This panel explores the cultural use, interpretation and understanding of maps. In terms of the cartography of identity, the contributors of this panel will unravel certain dialectics that exist between the narrative construction of topographical discourse and the embodiment of spatial practice.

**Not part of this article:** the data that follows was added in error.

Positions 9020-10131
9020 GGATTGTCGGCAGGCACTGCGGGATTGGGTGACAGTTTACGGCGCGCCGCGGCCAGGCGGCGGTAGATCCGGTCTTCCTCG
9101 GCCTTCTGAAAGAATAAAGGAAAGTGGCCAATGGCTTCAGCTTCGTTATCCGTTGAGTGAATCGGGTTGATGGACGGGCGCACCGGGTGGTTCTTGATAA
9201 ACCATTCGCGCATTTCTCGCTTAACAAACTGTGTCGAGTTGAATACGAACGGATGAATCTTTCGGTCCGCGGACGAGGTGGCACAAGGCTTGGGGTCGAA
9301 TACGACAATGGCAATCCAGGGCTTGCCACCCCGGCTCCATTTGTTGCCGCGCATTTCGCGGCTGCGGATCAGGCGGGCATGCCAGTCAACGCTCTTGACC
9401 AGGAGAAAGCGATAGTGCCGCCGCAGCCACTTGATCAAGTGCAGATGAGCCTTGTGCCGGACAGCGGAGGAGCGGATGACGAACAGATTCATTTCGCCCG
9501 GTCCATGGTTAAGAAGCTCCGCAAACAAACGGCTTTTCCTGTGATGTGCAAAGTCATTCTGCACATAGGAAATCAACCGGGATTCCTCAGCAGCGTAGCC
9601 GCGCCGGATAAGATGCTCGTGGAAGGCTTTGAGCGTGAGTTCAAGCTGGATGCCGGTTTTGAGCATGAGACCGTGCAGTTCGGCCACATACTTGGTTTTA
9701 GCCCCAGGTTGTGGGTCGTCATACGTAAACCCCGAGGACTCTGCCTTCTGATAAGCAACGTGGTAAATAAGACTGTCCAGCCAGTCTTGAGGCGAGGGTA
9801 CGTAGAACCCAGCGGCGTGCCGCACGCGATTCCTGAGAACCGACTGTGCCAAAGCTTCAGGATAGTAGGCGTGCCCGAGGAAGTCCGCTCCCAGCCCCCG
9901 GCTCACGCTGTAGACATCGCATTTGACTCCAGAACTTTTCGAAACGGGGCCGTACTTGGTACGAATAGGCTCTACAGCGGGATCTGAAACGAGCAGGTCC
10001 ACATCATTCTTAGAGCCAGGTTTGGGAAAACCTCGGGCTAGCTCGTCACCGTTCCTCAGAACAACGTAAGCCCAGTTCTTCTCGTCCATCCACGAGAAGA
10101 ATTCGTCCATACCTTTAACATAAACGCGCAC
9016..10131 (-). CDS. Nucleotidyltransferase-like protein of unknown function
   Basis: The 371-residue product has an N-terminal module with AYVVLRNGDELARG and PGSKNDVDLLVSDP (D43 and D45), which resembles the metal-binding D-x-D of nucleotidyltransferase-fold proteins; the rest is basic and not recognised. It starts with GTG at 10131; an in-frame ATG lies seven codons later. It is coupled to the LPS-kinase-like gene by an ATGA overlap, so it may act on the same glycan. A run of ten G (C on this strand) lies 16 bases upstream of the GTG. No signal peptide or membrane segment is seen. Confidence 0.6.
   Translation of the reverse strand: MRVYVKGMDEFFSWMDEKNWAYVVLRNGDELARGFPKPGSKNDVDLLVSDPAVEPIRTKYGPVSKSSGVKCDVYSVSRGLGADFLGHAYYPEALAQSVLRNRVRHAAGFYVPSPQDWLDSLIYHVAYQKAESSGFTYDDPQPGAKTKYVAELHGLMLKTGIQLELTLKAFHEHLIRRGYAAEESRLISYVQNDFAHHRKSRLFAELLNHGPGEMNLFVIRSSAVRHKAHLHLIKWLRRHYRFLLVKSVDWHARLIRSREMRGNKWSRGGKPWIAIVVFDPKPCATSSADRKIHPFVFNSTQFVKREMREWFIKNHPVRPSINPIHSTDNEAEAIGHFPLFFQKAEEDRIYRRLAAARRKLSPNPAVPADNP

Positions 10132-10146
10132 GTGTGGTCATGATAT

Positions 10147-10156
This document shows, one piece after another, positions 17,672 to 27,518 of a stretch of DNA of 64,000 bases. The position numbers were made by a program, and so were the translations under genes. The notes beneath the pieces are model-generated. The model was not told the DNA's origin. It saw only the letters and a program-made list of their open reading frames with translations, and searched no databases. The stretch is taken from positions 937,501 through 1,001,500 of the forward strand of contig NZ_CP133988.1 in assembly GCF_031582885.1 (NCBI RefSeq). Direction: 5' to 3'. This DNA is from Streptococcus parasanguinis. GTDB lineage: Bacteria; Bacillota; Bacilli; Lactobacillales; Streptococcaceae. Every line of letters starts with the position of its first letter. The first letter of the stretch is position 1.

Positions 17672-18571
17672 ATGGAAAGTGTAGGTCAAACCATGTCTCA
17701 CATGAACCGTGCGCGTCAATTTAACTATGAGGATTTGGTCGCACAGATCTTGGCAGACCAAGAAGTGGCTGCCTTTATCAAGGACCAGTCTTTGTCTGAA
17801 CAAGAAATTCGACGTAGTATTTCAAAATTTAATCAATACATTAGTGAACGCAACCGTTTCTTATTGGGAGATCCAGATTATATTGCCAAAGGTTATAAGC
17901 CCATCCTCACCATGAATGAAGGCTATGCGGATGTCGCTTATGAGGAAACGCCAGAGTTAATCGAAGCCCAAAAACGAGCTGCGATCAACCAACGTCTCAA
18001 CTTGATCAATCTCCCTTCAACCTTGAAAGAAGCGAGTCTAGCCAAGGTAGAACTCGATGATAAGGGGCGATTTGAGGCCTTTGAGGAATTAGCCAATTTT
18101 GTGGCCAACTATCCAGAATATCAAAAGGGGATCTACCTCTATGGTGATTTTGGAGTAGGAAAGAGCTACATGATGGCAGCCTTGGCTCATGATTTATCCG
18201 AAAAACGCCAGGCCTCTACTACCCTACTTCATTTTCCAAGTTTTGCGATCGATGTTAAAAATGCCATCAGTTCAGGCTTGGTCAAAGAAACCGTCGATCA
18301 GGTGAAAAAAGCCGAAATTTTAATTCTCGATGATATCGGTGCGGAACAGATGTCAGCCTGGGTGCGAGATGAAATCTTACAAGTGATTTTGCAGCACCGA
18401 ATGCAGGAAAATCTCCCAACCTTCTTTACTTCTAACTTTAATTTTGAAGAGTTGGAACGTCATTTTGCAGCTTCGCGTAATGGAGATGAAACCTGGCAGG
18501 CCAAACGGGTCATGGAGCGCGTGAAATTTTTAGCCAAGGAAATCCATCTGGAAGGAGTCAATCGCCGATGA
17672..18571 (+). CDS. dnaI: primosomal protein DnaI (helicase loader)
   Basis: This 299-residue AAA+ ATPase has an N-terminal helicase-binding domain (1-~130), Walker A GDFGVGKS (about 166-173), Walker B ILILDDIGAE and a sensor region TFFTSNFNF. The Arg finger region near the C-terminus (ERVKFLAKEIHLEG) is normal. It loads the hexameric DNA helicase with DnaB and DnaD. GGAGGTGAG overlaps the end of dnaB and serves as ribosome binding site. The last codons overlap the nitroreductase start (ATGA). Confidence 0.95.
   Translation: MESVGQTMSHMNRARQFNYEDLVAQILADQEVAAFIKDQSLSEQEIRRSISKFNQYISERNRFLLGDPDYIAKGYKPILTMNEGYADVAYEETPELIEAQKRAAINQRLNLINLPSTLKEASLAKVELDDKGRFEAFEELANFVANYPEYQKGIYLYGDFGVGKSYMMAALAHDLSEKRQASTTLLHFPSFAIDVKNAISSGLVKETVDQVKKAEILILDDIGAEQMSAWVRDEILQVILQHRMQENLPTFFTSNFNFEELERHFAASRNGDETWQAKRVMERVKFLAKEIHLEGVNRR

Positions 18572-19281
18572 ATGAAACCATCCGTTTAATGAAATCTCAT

Maps are quintessential tools, symbols and artefacts for geographers and others interested in tourism studies. Heuristically they are important in research design and practice, often acting as representational devices for research outcomes. Despite a rapidly developing interest in visual culture and extra-discursive approaches to images, anthropologists have largely overlooked maps and mapping practices. They have tended to address maps and map-making tangentially, in relation to deciphering the ritualistic, navigational/wayfinding, mnemonic and artistic mappings of 'national' landscapes or socio-political territories. Growing out of concerns raised by Roy Wagner (1981) almost a generation ago, mapping and maps have metaphorical, spatial and artefact identities in and of themselves. This panel will address the broad expression of such identity and its nature through a series of ethnographically informed case studies. It will explore the broader cultural use, interpretation and understanding of cartographic objects. With reference to the relationship that exists between maps and identity, the contributors of this panel will unravel certain dialectics that exist between the narrative construction of topographical discourse and the embodiment of spatial practice. Cartographic portraits condition, and are conditioned by, experiential journeys as well as social images that both project and reflect cultural identities. Such spatial projections embed notions of home, belonging and visitation into the fabric of individual and collective perceptions. The panellists of this session will thus attempt to highlight how maps themselves become powerful social agents, operating as material artefacts in the formulation of social connectedness. By investigating the embodied construction of belonging that takes place through maps and movement, we will be interested in outlining how residents and visitors frame their discursive, visual and sensorial experiences of place. Hence, one of our objectives will be to unpack some of the affective and haptic ways of gauging the interactions that people have with the visual imagery and iconography of maps. Our task will therefore be to present ethnographically informed interdisciplinary methods for understanding maps that chart particular worldviews and lifeworlds of different social groups and groupings. Conceivably, this occurs through a diversity of mapping practices which in cultural terms can perhaps be usefully defined as 'anthropographic'. See posting at http://www.materialworldblog.com/